deque (short for double-ended queue) class is another versatile tool for stack implementations. It’s optimized for fast appends and pops from both ends, making it slightly more efficient for stack operations than lists.
from collections import deque stack = deque()
Push Operation – Similar to lists,
append()method is used:
Pop Operation – Like lists,
pop()method does the job:
top_element = stack.pop()
Peek Operation – The approach is the same as with lists:
top_element = stack[-1]
When To Use Which?
While both lists and deques can be used as stacks, if you’re primarily using the structure as a stack (with appends and pops from one end), the
deque can be slightly faster due to its optimization. However, for most practical purposes and unless dealing with performance-critical applications, Python’s lists should suffice.
Note: This section dives into Python’s built-in offerings for stack-like behavior. You don’t necessarily need to reinvent the wheel (by implementing stack from scratch) when you have such powerful tools at your fingertips.
Potential Stack-Related Issues and How to Overcome Them
While stacks are incredibly versatile and efficient, like any other data structure, they aren’t immune to potential pitfalls. It’s essential to recognize these challenges when working with stacks and have strategies in place to address them. In this section, we’ll dive into some common stack-related issues and explore ways to overcome them.
This occurs when an attempt is made to push an element onto a stack that has reached its maximum capacity. It’s especially an issue in environments where stack size is fixed, like in certain low-level programming scenarios or recursive function calls.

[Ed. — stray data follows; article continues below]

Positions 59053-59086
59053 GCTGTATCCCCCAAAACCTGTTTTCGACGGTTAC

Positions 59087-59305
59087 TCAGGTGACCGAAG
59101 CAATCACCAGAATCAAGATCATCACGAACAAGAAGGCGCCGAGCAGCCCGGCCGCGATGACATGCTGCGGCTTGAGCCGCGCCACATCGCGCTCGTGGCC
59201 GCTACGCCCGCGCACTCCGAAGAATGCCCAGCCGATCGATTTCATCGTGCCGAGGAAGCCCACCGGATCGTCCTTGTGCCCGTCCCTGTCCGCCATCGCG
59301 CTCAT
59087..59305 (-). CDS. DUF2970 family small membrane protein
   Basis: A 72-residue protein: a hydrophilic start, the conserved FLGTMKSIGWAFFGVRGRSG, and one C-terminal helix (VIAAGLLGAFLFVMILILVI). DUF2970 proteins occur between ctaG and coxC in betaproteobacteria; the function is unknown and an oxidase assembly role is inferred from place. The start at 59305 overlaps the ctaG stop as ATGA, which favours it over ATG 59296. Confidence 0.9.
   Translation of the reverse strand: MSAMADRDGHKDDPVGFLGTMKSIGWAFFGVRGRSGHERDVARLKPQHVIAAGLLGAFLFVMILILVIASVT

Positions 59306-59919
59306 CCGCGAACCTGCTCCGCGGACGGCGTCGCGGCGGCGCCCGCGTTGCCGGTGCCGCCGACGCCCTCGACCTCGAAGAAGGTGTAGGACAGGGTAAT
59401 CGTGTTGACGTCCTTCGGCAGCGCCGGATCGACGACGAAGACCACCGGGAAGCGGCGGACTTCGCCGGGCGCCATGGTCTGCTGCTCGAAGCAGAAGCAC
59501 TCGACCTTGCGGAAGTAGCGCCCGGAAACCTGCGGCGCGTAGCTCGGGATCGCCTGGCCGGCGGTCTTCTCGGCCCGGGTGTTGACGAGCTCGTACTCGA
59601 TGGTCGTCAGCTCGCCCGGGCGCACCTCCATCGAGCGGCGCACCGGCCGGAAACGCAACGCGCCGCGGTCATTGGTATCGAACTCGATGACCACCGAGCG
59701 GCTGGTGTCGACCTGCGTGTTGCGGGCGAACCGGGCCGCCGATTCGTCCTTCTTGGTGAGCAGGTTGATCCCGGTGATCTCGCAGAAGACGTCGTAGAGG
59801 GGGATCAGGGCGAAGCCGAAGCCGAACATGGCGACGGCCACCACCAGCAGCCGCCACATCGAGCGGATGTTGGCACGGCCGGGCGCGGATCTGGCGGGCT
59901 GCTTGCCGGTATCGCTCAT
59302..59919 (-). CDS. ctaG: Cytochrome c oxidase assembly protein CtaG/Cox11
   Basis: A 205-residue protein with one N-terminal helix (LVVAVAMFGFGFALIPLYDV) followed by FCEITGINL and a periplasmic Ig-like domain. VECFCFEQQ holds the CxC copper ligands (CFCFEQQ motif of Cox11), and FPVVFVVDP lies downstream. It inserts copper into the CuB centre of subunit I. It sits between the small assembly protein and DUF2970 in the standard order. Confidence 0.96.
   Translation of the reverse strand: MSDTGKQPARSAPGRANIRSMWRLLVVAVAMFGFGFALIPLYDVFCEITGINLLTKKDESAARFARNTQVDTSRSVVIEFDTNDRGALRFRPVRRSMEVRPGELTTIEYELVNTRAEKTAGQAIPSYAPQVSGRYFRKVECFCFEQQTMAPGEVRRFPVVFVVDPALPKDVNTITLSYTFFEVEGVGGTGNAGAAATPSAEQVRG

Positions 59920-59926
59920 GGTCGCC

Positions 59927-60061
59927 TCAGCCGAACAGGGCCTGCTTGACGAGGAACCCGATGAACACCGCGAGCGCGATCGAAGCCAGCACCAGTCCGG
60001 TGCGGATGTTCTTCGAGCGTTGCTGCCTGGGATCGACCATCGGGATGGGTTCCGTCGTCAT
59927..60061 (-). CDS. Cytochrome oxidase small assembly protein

If you’re using array-based stacks, consider switching to dynamic arrays or linked-list implementations, which resize themselves. Another step in prevention of the stack overflow is to continuously monitor the stack’s size, especially before push operations, and provide clear error messages or prompts for stack overflows.
If stack overflow happens due to excessive recursive calls, consider iterative solutions or increase the recursion limit if the environment permits.
This happens when there’s an attempt to pop an element from an empty stack. To prevent this from happening, always check if the stack is empty before executing pop or peek operations. Return a clear error message or handle the underflow gracefully without crashing the program.
In environments where it’s acceptable, consider returning a special value when popping from an empty stack to signify the operation’s invalidity.
In memory-constrained environments, even dynamically resizing stacks (like those based on linked lists) might lead to memory exhaustion if they grow too large. Therefore, keep an eye on the overall memory usage of the application and the stack’s growth. Perhaps introduce a soft cap on the stack’s size.
Thread Safety Concerns
In multi-threaded environments, simultaneous operations on a shared stack by different threads can lead to data inconsistencies or unexpected behaviors. Potential solutions to this problem might be:
- Mutexes and Locks – Use mutexes (mutual exclusion objects) or locks to ensure that only one thread can perform operations on the stack at a given time.
- Atomic Operations – Leverage atomic operations, if supported by the environment, to ensure data consistency during push and pop operations.
- Thread-local Stacks – In scenarios where each thread needs its stack, consider using thread-local storage to give each thread its separate stack instance.
While stacks are indeed powerful, being aware of their potential issues and actively implementing solutions will ensure robust and error-free applications. Recognizing these pitfalls is half the battle – the other half is adopting best practices to address them effectively.
Stacks, despite their seemingly simple nature, underpin many fundamental operations in the computing world. From parsing complex mathematical expressions to managing function calls, their utility is broad and essential. As we’ve journeyed through the ins and outs of this data structure, it’s clear that its strength lies not just in its efficiency but also in its versatility.
However, as with all tools, its effectiveness depends on how it’s used. Just make sure you have a thorough understanding of its principles, potential pitfalls, and best practices to ensure that you can harness the true power of stacks. Whether you’re implementing one from scratch or leveraging built-in facilities in languages like Python, it’s the mindful application of these data structures that will set your solutions apart.